Upgrading Applications

If you have an existing Zend Framework v2 application, and want to update it to the latest versions, you will have some special considerations.

Upgrading Zend Framework

Since the 2.5 release, the zendframework package has been essentially a "metapackage", defining no code, and only dependencies on the various component packages. This means that when you install zendframework/zendframework, you get the full set of components, at the latest 2.* versions.

With the release of version 3, we recommend:

The process would look like this:

$ composer remove zendframework/zendframework
$ composer require zendframework/zend-component-installer
$ composer require zendframework/zend-mvc
# Repeat as necessary for components you use if not already installed

When you install zend-mvc, it will prompt you to add configuration for components; choose either application.config.php or modules.config.php, and re-use your selection for all other packages. This step ensures that the various components installed, and any news ones you add later, are configured in your application correctly.

This approach will ensure you are only installing what you actually need. As an example, if you are not using zend-barcode, or zend-permissions-acl, or zend-mail, there's no reason to install them.

Keeping the zendframework package

If you want to upgrade quickly, and cannot easily determine which components you use in your application, you can upgrade your zendframework requirement. When you do, you should also install the zend-component-installer, to ensure that component configuration is properly injected in your application.

$ composer require zendframework/zend-component-installer "zendframework/zendframework:^3.0"

During installation, it will prompt you to add configuration for components; choose either application.config.php or modules.config.php, and re-use your selection for all other packages. This step ensures that the various components installed, and any news ones you add later, are configured in your application correctly.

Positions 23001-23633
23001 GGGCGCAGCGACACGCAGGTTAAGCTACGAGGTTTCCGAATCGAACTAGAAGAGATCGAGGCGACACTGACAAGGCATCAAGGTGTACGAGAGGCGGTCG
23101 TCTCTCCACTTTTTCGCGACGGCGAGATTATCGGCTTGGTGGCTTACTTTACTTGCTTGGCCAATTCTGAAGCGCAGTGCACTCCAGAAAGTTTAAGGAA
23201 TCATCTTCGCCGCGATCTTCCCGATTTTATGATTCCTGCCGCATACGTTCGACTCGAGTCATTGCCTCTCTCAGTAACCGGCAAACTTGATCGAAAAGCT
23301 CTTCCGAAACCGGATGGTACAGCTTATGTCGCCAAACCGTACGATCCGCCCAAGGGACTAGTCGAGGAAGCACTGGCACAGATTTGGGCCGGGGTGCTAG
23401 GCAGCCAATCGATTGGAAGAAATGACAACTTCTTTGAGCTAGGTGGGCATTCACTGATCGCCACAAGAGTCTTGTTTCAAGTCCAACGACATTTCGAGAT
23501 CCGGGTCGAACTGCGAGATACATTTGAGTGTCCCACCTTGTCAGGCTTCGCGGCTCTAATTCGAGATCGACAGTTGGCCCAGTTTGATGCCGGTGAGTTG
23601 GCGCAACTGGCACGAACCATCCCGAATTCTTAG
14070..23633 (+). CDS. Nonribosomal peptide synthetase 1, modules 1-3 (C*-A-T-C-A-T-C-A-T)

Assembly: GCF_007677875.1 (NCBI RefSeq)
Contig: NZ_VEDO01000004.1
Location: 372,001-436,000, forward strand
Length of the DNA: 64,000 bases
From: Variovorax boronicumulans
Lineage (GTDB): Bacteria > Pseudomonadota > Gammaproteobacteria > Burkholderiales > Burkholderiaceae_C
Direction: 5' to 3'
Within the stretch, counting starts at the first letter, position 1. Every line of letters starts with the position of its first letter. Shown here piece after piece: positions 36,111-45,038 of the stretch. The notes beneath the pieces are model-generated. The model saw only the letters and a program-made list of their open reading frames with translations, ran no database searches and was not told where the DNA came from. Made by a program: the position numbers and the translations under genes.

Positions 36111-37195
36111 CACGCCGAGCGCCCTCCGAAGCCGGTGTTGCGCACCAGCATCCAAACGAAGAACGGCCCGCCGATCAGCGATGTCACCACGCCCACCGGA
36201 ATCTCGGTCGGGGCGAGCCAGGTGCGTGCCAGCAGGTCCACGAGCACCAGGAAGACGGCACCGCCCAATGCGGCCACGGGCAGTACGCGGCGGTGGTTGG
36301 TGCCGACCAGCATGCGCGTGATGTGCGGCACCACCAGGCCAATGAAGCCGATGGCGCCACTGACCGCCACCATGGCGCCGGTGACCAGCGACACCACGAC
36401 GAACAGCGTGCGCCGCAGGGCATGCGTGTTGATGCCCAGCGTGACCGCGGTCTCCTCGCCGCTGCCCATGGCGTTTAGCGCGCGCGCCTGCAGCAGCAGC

This will upgrade you to the latest releases of all Zend Framework components at once; it will also install new components developed as part of the version 3 initiative.

We still recommend reducing your dependencies at a later date, however.

Integration packages

During the Zend Framework 3 initiative, one goal was to reduce the number of dependencies for each package. This affected the MVC in particular, as a number of features were optional or presented deep integrations between the MVC and other components. These include the following:

Console tooling

If you were using the MVC console tooling, and are doing a partial update per the recommendations, you will need to install zend-mvc-console.

Forms integration

If you were using the forms in your MVC application, and are doing a partial update per the recommendations, you will need to install zend-mvc-form.

i18n integration

If you were using i18n features in your MVC application, and are doing a partial update per the recommendations, you will need to install zend-mvc-i18n.

Plugins

If you were using any of the prg(), fileprg(), identity(), or flashMessenger() MVC controller plugins, and are doing a partial update per the recommendations, you will need to install zend-mvc-plugins.

zend-di integration

If you were using the zend-servicemanager <-> zend-di integration within your application, you will need to install zend-servicemanager-di.